1. This is a suit on a promissory note signed by the three defendants for Rs. 1,700. Two questions were raised: 1st, How much did the plaintiff advance by way of consideration? 2nd, Is the third defendant liable on the note
2. As to the first question, on one point no doubt is raised. The amount of Rs. 1,700 was made up in part by a sum of Rs. 440, deducted for future payment of premiums on a life policy effected as security for a loan. As to this it appears, that plaintiff only paid Rs. 220, and then let the policy drop; as to Rs. 220, therefore, the consideration has failed. The main question is, whether the rest of the consideration was paid. The plaintiff says, it was. Defendants say, only Rs. 270 were paid, and that, as to the rest, the note was given for a wholly different purpose. The plaintiff swears that he has paid the money, and he is confirmed by a witness, who says he chanced to be present. On the other side the two male defendants contradict him. The note itself gives little help. It was one of a series of transactions, in none of which did the documents represent the transaction as it really occurred. Several circumstances are admitted tending to confirm the defendant's story. On the whole, I believe the defendants' story. Therefore the decree can only be for Rs. 220 and 270.
3. The second question is as to the liability of the third defendant. It is said that he was under age when the note was signed, on the ground, that though he was over 18, yet, by reason of Section 3, of the Majority Act of 1875, he was still a minor up to 21, a guardian of his property having been appointed by the District Court of Dacca.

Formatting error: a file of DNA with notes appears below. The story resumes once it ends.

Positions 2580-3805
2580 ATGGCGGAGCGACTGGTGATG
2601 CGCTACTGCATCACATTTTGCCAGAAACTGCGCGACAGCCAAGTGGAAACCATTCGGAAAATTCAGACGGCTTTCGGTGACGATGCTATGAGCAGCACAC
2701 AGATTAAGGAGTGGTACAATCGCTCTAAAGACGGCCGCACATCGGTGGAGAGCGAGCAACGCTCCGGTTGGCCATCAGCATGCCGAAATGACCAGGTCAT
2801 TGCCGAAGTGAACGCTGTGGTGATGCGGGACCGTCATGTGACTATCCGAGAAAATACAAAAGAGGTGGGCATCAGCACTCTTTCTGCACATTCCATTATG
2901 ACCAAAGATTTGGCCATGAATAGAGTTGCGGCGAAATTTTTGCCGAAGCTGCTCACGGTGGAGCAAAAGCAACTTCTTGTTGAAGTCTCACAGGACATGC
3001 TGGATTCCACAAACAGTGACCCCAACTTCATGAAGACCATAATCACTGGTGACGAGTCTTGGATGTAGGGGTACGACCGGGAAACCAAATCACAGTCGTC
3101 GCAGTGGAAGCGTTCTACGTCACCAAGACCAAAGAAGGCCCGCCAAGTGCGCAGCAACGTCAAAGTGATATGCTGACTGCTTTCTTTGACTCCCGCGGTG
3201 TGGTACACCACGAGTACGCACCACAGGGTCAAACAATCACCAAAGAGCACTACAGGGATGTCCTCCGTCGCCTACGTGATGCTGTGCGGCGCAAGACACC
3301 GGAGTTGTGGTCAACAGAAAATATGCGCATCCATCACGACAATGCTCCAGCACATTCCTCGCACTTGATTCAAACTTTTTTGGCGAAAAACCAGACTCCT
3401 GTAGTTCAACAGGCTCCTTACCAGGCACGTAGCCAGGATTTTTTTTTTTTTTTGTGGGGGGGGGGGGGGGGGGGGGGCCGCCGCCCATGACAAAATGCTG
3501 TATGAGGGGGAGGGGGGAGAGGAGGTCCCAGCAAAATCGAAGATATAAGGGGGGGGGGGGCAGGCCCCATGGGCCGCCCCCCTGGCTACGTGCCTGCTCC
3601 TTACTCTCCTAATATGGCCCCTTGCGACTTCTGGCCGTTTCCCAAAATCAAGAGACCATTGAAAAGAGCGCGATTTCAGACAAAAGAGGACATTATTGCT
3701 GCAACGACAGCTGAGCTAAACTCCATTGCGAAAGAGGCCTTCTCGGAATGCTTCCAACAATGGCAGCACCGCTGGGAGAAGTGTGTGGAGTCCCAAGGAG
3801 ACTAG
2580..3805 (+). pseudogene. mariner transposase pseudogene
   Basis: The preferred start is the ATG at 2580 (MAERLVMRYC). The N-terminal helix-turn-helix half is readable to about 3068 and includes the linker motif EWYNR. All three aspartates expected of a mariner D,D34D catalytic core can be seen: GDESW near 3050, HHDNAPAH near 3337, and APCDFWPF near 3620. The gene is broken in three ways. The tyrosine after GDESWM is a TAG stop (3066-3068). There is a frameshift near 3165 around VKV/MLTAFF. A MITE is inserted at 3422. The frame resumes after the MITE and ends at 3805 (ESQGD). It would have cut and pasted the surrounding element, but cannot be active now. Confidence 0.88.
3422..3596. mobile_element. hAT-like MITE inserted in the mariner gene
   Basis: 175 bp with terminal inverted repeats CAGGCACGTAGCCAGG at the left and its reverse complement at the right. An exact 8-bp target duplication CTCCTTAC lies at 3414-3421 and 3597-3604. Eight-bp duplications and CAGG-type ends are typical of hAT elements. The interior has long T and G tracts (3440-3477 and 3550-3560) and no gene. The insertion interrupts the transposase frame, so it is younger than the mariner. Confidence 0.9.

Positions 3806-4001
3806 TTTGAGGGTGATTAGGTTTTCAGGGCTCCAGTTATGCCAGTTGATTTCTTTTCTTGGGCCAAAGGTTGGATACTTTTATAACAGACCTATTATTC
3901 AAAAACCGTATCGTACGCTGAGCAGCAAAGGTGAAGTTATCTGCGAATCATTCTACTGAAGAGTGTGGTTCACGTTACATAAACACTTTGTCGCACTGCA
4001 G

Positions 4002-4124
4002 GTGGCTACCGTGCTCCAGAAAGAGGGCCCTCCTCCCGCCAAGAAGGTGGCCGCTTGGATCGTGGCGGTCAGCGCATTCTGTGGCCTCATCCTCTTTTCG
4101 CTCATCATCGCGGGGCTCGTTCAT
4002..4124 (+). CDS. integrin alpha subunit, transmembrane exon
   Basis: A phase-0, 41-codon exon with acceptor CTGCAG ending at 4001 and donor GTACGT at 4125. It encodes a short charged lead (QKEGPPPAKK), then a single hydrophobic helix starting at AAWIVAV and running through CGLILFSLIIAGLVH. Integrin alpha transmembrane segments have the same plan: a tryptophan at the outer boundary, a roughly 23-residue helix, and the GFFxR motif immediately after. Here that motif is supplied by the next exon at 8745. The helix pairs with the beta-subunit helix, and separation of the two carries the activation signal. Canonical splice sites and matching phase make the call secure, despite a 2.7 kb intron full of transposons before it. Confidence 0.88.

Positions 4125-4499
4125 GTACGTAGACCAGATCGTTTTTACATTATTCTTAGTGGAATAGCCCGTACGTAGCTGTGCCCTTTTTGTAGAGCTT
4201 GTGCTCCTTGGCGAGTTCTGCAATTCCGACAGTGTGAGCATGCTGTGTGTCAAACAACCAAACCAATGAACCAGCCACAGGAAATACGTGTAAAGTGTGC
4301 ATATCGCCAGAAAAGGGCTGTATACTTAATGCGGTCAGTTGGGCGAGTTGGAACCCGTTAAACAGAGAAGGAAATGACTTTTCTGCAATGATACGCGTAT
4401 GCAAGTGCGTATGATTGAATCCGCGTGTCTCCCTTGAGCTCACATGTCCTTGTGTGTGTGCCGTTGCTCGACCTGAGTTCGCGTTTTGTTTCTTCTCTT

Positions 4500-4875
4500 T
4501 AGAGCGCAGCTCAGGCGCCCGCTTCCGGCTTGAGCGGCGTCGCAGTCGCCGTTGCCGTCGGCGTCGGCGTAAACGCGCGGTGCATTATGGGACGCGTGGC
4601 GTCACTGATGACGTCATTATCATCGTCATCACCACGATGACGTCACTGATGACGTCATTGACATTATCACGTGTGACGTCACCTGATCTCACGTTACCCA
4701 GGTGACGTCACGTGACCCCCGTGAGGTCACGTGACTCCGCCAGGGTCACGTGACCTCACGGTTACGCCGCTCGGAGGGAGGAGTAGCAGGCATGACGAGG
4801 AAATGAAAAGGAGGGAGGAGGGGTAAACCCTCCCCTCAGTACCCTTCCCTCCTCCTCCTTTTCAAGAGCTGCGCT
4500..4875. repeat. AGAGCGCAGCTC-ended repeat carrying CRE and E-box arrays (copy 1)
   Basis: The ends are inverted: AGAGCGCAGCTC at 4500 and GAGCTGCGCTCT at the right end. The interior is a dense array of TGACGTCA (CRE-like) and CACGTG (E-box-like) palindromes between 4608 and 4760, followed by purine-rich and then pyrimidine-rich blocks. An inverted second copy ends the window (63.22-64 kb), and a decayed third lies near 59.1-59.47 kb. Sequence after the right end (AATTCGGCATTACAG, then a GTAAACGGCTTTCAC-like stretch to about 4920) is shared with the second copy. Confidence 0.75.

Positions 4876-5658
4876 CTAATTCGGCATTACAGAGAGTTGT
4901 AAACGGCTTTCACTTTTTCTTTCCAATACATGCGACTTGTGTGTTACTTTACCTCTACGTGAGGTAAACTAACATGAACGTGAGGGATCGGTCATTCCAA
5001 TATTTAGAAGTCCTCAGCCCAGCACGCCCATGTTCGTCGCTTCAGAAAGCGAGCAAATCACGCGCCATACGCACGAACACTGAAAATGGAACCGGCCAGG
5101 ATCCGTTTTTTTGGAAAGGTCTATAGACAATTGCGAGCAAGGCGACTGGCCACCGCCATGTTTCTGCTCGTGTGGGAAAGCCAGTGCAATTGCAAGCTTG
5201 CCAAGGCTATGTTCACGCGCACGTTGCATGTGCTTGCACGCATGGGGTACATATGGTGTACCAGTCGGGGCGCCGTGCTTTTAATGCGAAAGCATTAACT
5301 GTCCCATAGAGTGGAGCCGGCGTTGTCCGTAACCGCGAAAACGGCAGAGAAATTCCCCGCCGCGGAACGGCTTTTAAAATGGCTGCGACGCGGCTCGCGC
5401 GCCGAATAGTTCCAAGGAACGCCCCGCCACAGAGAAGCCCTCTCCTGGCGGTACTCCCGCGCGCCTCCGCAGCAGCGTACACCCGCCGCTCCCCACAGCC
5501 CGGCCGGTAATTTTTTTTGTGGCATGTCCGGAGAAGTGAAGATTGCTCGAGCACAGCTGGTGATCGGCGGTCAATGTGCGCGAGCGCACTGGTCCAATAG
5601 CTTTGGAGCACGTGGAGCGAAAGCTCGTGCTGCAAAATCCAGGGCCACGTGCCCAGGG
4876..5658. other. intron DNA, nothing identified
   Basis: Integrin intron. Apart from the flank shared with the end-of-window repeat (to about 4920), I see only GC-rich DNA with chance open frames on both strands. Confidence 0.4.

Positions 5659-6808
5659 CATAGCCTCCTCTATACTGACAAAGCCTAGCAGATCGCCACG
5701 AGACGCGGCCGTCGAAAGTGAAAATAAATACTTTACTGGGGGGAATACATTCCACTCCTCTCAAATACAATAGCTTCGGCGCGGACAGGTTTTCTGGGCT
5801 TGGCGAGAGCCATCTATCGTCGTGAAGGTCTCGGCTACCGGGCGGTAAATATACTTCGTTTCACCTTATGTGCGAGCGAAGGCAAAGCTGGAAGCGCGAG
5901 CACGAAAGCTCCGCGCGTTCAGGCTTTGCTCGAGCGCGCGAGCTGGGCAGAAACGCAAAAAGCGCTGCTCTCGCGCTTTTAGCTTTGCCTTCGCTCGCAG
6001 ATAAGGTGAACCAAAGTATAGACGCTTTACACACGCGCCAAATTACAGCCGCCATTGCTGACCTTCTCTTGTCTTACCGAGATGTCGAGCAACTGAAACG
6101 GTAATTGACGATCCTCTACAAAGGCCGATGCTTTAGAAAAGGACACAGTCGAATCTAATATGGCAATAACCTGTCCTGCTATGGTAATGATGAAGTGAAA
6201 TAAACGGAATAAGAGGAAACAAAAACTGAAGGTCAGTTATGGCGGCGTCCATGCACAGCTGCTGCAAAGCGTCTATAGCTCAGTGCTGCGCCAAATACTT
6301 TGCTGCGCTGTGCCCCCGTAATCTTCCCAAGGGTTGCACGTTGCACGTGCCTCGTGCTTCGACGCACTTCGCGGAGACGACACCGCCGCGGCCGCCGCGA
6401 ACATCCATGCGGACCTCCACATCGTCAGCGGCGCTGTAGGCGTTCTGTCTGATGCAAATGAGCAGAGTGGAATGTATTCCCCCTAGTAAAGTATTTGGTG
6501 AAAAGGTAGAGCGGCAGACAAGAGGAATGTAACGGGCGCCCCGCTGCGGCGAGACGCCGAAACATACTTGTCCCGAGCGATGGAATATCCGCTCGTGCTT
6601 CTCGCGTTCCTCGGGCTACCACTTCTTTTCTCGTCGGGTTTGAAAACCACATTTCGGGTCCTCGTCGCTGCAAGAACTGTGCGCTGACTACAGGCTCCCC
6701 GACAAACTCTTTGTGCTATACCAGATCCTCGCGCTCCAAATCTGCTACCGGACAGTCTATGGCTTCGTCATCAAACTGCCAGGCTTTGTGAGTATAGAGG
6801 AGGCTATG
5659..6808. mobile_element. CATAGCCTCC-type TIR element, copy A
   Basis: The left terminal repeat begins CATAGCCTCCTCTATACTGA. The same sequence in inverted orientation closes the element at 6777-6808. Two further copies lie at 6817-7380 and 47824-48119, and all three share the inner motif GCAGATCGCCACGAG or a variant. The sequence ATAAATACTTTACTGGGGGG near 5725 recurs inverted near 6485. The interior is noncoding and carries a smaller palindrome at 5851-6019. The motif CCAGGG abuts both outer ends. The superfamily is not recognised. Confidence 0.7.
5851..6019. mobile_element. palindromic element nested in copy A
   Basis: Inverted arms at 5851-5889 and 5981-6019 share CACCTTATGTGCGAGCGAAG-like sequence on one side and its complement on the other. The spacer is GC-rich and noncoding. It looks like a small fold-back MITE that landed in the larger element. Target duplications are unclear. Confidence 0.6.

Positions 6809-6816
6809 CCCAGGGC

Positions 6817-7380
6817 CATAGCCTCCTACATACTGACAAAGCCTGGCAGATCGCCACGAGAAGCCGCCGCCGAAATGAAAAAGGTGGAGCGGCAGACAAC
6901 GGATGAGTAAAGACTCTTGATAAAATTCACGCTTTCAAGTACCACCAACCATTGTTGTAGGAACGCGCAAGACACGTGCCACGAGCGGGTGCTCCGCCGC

4. It appears that, in September 1877, the first defendant, father of the third defendant, petitioned the Dacca Court for a certificate of administration under Section 3 of the Minors Act (XL of 1858) to the property of the third defendant. On the 10th December 1879 the Judge made an order: 'Certificate of administration under Act XL of 1858 is hereby granted.' On the 10th December 1881 a certificate was issued bearing date the last mentioned day. In the meantime, between the date of the order and the issue of the certificate, the third defendant had attained the age of 18, and had signed the note in question.
5. It is not necessary to consider whether the judge might have issued the certificate dated as of the day when the Judge's order was made, or what the effect would have been. It is quite possible that if the delay were the act of the Court arising from the pressure of office business, and if the date were material, it might be the right course to date the certificate, as of the day when it was ordered, upon the principle actus curia neminem gravabit. Here the delay was not that of the Court but of the parties, and I must take it that the certificate was intended to operate and did operate only from the day of its date. But by then the third defendant had attained his majority and signed the note in question; therefore, the certificate affords no defence.
6. Decree against three defendants for Rs. 490 without costs.